Sunday, February 28, 2016

12 Steps to Recovery: If Addiction is addiction...Recovery is Recovery

Image result for 12 steps logo

The Recovery from Abusive Relationships 12 Steps
(adapted from the AA Twelve Steps)

Step 1 - Admit powerlessness

The fact is that most victims, for whatever reason, have lost the power of choice in an abusive relationship. Our so-called willpower becomes practically non-existent. We are unable, at certain times, to bring into our consciousness with sufficient force the memory of the suffering and humiliation of even an hour, day or a week ago. We are without defense against the control of the abuser. Our learned fear and lack of self-esteem keeps us trapped. We are unsure we are seeing things as they really are, unsure we can survive on our own, unsure what move to make. We are POWERLESS and our lives are out of control. We must really see that in order to move forward.

Step 2 - Believe that we can recover

When we examine our world, our belief system, we must recognize that there is a power that can help us survive. The abuser is not powerful, that is an illusion. What power do we TRULY believe can help us to survive? It may be God or any number of variations… or it may be love, a group, family, morality, a therapist, the universe, etc. It does not matter what it is. We feel powerless so we MUST find something we feel is more POWERFUL to depend on for support. Most of us have tried to rely upon will power and reason…and we have not been successful.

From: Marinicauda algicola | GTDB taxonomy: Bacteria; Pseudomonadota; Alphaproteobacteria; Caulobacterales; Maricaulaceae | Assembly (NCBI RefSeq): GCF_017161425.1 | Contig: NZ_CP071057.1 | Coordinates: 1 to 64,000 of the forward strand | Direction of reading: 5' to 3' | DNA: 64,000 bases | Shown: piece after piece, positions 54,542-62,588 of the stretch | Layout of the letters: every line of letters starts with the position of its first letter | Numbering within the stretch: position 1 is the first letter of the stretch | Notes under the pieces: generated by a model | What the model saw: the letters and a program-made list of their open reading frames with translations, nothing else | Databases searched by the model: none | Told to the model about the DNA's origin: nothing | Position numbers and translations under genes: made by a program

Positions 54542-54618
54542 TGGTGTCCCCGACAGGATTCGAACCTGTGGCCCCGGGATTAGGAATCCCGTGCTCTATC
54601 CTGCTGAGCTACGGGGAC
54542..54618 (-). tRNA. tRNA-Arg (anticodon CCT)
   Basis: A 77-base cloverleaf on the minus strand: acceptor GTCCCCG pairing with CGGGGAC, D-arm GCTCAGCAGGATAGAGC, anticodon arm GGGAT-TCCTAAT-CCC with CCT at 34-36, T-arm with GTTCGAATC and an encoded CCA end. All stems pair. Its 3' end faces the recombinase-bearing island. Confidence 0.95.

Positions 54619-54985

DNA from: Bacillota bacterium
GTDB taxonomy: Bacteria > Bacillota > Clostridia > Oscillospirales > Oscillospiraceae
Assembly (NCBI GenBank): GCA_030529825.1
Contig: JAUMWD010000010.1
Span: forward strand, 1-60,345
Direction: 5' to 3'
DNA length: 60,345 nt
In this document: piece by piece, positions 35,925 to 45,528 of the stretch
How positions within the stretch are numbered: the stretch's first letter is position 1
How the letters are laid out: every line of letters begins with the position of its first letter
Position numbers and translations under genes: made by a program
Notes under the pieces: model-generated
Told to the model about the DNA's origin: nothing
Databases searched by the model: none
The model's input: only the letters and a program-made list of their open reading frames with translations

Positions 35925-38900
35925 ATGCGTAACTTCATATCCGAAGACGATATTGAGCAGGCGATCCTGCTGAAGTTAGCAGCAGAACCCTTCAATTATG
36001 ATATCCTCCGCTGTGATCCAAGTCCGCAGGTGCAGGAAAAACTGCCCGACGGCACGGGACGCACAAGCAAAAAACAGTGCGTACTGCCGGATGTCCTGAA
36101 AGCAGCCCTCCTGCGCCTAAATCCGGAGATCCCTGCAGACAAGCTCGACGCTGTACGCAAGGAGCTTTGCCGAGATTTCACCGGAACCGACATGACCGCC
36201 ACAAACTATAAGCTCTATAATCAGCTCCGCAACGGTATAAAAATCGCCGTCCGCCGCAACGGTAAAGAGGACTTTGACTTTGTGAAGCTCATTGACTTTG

Step 3 - Turn over will and power

When we are absolutely convinced that we CAN survive… we must be willing to take the steps needed to survive. These steps can be very difficult and painful. If we rely on our own power…we will falter. We must decide the right step to make and become utterly determined to do it…. without second guessing or looking back.

Step 4 - See ourselves for what we are

Once the decision is made, we must be very fearless in discovering how we GOT HERE. What was it, about OUR NATURES, that allowed this to happen to us? This is NOT taking responsibility for the abuser’s actions, but seeking out what OUR PART was so that it will not happen again.

Step 5 - Admit our shortcomings

 If we are faith based, (religious) we hear, over and over, that all that we require for God’s forgiveness is to believe we need it and seek his forgiveness. To admit to him our flaws and what we have done wrong…to claim our faults and try to do better. That may, indeed, be all that is needed to obtain God’s forgiveness (if that is your belief system) BUT, for most people, it takes much more to forgive YOURSELF. If you admit how very IMPERFECT you are to yourself (and perhaps to God) you are STILL hiding away secrets. There is still shame. Deep inside we can still believe that we are not good enough. If others KNEW THE TRUTH, they would abandon us. If we do not overcome this shame, we are always more likely to feel inferior and to attract abusers. KNOWING our issues is not enough. Feeling the shame is not enough because it festers. In order to heal we must tell someone else all the things which cause us shame. It is not necessary to tell EVERYONE and not advisable to choose a member of your family, a clergyman or anyone else who cannot understand what you have been through. Some people consider this a humbling experience. I found it very freeing.